Dispatch from Berlin: UW undergrad Nicholas Jaech studies at Humboldt University

Submitted by Stephanie N. Welch on

UW Political Science major, Nicholas Jaech, received a DAAD Undergraduate Scholarship for 2014-15. He reports to us from Berlin, where he currently studies at Humboldt University.

It has been a little over four months since I stepped off the plane at Tegel International Airport and began my life here in Berlin. Yet, it feels funny to write “four months” because my time thus far here in Berlin has felt simultaneously super fast and very prolonged. I feel as though these four months have just zoomed by, but at the same time, arriving in Berlin feels like it happened ages ago. I can only imagine that this dichotomy is what happens when you're living the study abroad experience that you were meant to live, because these past four months in Berlin have been some of the best of my life.

First and foremost, I have fallen in love with the unique beauty of the city. Berlin isn’t like Paris, London, or Rome, which boast centuries of beautiful and architecturally-stunning palaces, churches, and squares. Berlin, as we know, was mostly destroyed at the end of World War II. However, even today, after reconstruction and reunification, Berlin has a unique glamor that is absolutely wonderful to see every day. Old re-built gothic churches stand parallel to towering modern shopping malls; beautifully-reconstructed opera houses are situated on the Spree River, which runs through the city; historic buildings in all their charm lie next to walls and alleys of street art and graffiti. Berlin is a city of contrasts - the modern and the old, the artistic and the commercial, the regal and the grunge. Put all together, Berlin becomes a uniquely glamorous capital, beckoning artists, students, business people, and politicians alike.

Berlin is also truly one of the capitals of the world. Situated in Central Europe, the city truly serves as a crossroads for people from all around the world. Walking down the streets, I see people, young and old, from all regions of the world, which is wonderfully refreshing. Of course this hasn’t come without its problems, forcing Berlin, and Germany at large, to consider how to respectfully incorporate immigrants and refugees into German society. But this mix of people offers the city a diversity of worldly culture, music, food, and ideas. But beyond nationality, Berlin also stands as a city welcoming of all communities. I live in the Schöneberg neighborhood, situated in the old West, which boasts a historically strong LGBTQ community. It is once again refreshing to see the amount of self-expression LGBTQ Berliners show not only in this neighborhood, but in Berlin at-large. Berlin, once a city at the center of tyranny, presents today an urban environment of progress and individualism.

I am currently studying at the Humboldt Universität, with its central campus located right in the heart of the city (“Mitte”). Here I am taking six classes - three in German and three in English. Humboldt has a wonderful program called “Berlin Perspectives” geared specifically towards international students. This program utilizes Berlin itself as a classroom and provides international students, with all levels of experience in the German language, an education in the history, culture, and language of the city. This program has also been crucial in providing me the opportunity to meet students from all around the world.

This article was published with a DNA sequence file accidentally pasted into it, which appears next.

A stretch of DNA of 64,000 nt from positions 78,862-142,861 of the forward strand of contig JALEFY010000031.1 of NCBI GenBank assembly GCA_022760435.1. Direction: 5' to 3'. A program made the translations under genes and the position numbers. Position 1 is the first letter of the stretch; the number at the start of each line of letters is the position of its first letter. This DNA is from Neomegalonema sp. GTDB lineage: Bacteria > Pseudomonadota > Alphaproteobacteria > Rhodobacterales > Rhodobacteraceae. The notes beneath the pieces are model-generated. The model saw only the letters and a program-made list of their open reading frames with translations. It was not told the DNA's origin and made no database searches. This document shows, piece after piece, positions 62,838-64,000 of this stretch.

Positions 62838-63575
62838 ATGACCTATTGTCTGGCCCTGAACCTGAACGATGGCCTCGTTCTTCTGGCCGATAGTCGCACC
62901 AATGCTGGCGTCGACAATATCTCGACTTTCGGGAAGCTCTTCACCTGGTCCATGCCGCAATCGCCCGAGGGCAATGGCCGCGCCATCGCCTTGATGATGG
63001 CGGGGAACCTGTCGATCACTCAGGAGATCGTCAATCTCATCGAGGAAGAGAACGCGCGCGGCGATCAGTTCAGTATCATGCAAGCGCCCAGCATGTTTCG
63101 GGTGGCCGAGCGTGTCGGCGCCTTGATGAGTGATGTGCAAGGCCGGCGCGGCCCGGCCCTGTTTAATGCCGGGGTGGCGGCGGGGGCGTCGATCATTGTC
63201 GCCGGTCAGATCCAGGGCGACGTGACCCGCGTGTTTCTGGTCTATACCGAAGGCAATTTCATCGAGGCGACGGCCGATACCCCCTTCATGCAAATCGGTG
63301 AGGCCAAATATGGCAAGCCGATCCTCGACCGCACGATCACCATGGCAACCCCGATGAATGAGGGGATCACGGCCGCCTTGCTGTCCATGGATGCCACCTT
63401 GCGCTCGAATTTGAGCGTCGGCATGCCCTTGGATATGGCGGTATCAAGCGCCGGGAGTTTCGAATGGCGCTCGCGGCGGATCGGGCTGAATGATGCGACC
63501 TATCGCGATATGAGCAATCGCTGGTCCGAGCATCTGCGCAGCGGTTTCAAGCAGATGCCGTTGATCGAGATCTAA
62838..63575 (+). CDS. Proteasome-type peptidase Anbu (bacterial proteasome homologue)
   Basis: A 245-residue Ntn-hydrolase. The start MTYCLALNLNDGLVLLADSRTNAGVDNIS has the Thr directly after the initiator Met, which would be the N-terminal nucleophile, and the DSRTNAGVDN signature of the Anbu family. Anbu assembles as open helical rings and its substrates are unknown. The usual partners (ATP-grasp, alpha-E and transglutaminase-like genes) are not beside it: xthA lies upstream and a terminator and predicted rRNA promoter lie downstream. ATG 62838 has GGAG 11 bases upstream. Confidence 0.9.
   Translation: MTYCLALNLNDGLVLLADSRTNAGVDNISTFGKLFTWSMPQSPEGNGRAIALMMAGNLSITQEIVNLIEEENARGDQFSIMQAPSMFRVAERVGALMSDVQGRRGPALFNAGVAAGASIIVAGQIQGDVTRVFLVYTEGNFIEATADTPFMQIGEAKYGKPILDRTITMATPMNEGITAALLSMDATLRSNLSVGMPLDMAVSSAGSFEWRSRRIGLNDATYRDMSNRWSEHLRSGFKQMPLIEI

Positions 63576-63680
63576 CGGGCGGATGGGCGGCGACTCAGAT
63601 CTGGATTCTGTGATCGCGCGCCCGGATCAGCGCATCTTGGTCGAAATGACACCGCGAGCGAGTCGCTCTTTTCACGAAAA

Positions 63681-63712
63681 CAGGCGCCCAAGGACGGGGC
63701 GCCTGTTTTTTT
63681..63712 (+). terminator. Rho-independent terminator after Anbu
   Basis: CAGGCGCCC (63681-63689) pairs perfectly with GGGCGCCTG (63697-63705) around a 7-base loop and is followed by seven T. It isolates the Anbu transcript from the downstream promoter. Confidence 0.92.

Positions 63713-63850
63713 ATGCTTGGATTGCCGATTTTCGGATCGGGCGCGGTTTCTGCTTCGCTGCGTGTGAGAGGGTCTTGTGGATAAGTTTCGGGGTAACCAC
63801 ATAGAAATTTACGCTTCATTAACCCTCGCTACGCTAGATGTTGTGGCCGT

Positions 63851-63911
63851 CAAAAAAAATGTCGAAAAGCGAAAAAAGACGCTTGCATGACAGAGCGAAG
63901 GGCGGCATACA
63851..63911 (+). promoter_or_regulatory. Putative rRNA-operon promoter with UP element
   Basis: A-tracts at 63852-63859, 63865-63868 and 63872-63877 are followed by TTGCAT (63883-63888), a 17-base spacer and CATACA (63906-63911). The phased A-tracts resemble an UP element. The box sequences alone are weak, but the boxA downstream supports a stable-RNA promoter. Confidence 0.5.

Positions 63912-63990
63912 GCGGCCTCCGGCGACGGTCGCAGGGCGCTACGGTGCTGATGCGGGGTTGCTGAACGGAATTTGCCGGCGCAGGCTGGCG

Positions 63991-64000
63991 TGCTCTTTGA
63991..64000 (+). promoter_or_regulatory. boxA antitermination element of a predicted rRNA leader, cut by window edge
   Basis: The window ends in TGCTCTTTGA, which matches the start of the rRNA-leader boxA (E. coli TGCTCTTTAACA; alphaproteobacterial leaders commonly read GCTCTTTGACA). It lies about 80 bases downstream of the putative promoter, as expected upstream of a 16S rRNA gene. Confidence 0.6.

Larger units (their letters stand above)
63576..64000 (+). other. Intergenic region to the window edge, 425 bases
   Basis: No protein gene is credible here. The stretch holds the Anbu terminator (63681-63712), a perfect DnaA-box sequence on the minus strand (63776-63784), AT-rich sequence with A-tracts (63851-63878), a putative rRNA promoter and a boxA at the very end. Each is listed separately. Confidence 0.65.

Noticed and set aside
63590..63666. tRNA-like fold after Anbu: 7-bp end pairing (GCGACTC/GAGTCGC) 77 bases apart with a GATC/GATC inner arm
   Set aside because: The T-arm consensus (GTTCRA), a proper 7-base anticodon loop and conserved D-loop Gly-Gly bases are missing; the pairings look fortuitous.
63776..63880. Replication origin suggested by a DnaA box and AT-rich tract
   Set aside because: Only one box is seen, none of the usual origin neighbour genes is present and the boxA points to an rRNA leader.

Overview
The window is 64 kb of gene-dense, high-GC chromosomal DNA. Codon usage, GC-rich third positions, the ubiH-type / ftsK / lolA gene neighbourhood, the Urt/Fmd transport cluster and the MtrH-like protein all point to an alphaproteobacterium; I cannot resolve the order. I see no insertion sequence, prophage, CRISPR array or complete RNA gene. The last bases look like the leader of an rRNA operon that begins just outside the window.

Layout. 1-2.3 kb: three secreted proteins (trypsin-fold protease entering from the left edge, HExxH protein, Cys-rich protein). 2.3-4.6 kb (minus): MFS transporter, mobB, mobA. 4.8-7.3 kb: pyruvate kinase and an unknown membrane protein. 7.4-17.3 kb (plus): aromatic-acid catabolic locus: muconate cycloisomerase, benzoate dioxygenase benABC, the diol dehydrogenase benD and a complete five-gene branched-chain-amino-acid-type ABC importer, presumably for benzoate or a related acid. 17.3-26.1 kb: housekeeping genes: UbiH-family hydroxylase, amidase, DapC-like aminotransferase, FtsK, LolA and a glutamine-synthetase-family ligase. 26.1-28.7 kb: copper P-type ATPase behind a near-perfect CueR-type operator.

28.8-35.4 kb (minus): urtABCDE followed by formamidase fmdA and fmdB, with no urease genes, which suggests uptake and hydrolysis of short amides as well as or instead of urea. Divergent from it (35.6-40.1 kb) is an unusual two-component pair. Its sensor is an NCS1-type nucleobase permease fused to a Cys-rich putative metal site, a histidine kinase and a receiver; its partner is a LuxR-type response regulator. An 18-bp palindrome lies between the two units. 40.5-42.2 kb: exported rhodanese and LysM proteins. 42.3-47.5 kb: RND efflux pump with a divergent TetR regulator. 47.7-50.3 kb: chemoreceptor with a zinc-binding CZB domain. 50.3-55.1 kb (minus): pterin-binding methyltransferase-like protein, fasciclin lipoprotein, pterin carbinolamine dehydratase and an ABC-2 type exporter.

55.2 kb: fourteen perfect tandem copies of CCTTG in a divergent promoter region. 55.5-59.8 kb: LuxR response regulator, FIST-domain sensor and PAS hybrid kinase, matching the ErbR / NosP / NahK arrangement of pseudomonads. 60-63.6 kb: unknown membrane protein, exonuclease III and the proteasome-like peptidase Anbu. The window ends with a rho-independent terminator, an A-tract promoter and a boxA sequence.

Another aspect of the city that I am weirdly enthralled with is the amount of bakeries. There are bakeries literally everywhere. Walking through the park? Don’t worry, there’s a bakery stand! Traveling with the subway? No problem, there are bakeries in the subway stations. Walking to class? Expect to pass at least two bakeries on every street. I love it. All of these bakeries bake fresh bread and pastries every day, which is wonderful compared to America’s obsession with pre-packaged, manufactured baked goods. On top of it all, the smell of fresh bread and real sugar can be smelled early in the morning when passing these locations. It’s great!

Finally, one of the best aspects of living in Berlin is immersing yourself in the German language. I came to Berlin with five years of German instruction, but having to speak German in real life and not just in Denny Hall is terrifying and thrilling at the same time. Within these four months, my German has skyrocketed, and I love that. There is nothing quite as satisfying as having an hour-long conversation in German with a new friend or writing an essay completely in German. Also great is making mistakes and learning from them. It took me about two months to be okay with making mistakes. Whenever I would make a mistake, either in pronunciation or grammar, I’d get really embarrassed and obsess about it later. But at one point, I just let that all go, and being okay with making mistakes makes learning the language much more fun and easy! As much as I loved my German education at UW, there is nothing quite like learning German in Germany.

Living in Berlin these past four months has shown me how important it is to be a global citizen. All people I meet offer such important insights into the current state of the world, and I believe that it is so important to hear opinions generated outside of the US. I have been inspired to continue to live here after graduation, if I can find work, and will explore a career in international relations. But at the most basic level though, I am so thankful to have this opportunity to study abroad.

Liebe Grüße aus Berlin!


photo courtesy of Nick Jaech

photo courtesy of Nick Jaech